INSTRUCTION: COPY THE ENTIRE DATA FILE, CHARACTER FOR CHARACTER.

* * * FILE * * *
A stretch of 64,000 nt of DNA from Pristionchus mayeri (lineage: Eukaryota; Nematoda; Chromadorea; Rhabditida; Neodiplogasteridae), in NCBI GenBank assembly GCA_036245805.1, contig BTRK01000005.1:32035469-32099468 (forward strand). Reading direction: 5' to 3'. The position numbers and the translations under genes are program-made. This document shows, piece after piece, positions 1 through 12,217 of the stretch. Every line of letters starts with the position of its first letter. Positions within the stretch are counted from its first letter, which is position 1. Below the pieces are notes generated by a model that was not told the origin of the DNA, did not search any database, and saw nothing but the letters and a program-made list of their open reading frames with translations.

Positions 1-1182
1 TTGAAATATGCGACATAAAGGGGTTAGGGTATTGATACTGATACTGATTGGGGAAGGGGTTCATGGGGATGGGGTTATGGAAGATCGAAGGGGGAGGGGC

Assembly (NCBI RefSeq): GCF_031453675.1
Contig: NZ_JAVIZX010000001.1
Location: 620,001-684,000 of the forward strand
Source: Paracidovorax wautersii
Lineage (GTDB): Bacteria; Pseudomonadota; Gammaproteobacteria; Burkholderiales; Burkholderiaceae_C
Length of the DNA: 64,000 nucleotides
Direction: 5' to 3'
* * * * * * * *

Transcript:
A stretch of 64,000 nt of DNA from Pristionchus mayeri (lineage: Eukaryota; Nematoda; Chromadorea; Rhabditida; Neodiplogasteridae), in NCBI GenBank assembly GCA_036245805.1, contig BTRK01000005.1:32035469-32099468 (forward strand). Reading direction: 5' to 3'. The position numbers and the translations under genes are program-made. This document shows, piece after piece, positions 1 through 12,217 of the stretch. Every line of letters starts with the position of its first letter. Positions within the stretch are counted from its first letter, which is position 1. Below the pieces are notes generated by a model that was not told the origin of the DNA, did not search any database, and saw nothing but the letters and a program-made list of their open reading frames with translations.

Positions 1-1182
1 TTGAAATATGCGACATAAAGGGGTTAGGGTATTGATACTGATACTGATTGGGGAAGGGGTTCATGGGGATGGGGTTATGGAAGATCGAAGGGGGAGGGGC

Assembly (NCBI RefSeq): GCF_031453675.1
Contig: NZ_JAVIZX010000001.1
Location: 620,001-684,000 of the forward strand
Source: Paracidovorax wautersii
Lineage (GTDB): Bacteria; Pseudomonadota; Gammaproteobacteria; Burkholderiales; Burkholderiaceae_C
Length of the DNA: 64,000 nucleotides
Direction: 5' to 3'